Another success story: farmers build check dams across gullies

 

These kinds of soil restoration efforts should be spreading around the world

Ethiopian farmers made a desert bloom again

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This cycle turned a watershed in Adisghe County, Ethiopia, into a near desert, prompting the government to consider moving the farmers. Instead, they decided to try to rescue the land. With the help of an international project called Africa Research in Sustainable Intensification for the Next Generation (Africa RISING), they began building dams, terraces, and recharge ponds. They planted trees on hilltops and planted cover crops on degraded areas.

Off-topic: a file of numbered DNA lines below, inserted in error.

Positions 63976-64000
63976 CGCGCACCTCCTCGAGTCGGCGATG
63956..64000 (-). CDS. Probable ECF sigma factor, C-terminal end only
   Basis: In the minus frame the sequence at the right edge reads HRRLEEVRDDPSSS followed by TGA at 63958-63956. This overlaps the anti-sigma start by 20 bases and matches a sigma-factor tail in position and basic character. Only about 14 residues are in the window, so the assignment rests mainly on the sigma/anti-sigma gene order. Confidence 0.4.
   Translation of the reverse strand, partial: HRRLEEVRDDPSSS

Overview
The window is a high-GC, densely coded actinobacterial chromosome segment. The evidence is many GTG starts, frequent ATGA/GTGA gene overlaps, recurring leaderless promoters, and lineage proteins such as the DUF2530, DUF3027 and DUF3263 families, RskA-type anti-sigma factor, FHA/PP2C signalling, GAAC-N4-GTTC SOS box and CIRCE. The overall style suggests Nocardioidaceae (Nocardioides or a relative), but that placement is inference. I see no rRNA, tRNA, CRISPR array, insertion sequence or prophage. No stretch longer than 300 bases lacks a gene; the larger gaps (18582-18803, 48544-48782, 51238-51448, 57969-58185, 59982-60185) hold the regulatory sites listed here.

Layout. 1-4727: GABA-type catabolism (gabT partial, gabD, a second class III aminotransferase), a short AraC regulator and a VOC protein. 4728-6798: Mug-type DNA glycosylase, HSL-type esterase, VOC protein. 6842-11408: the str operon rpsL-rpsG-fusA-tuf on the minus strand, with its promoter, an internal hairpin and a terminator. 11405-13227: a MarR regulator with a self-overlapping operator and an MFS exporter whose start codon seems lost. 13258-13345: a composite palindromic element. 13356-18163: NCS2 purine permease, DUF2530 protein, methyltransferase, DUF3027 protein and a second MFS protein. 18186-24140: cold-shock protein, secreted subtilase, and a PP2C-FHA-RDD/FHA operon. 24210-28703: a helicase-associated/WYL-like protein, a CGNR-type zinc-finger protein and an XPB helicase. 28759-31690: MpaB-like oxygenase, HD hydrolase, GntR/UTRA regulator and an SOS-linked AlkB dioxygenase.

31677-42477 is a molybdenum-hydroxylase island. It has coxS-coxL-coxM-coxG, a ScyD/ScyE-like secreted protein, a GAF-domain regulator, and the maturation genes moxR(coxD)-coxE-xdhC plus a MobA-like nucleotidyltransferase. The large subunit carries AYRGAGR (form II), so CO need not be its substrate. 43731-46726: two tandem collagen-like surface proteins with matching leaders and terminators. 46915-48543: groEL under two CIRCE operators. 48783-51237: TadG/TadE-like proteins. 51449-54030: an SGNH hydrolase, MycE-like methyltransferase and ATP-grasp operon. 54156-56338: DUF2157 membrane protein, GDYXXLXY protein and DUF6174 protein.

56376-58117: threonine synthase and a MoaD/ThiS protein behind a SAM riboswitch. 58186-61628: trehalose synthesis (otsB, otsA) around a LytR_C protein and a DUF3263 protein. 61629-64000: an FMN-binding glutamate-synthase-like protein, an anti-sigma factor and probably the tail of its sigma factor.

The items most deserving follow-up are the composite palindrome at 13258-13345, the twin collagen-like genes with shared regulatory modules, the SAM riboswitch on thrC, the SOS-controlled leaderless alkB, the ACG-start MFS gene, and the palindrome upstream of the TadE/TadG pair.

All of these methods had the same goal: Slow down the water. So, for instance, the farmers built check dams across gullies to stop the headlong flow, catch the eroding earth, and create a pool that would percolate into the ground.

The results were astounding. As you can see in this video (shot by Henry Tenenbaum and produced by Georgina Smith at the International Center for Tropical Agriculture), farmers and researchers have transformed dust bowls into productive green valleys.

Read the full article: GRIST

Published by

Willem Van Cotthem

Honorary Professor of Botany, University of Ghent (Belgium). Scientific Consultant for Desertification and Sustainable Development.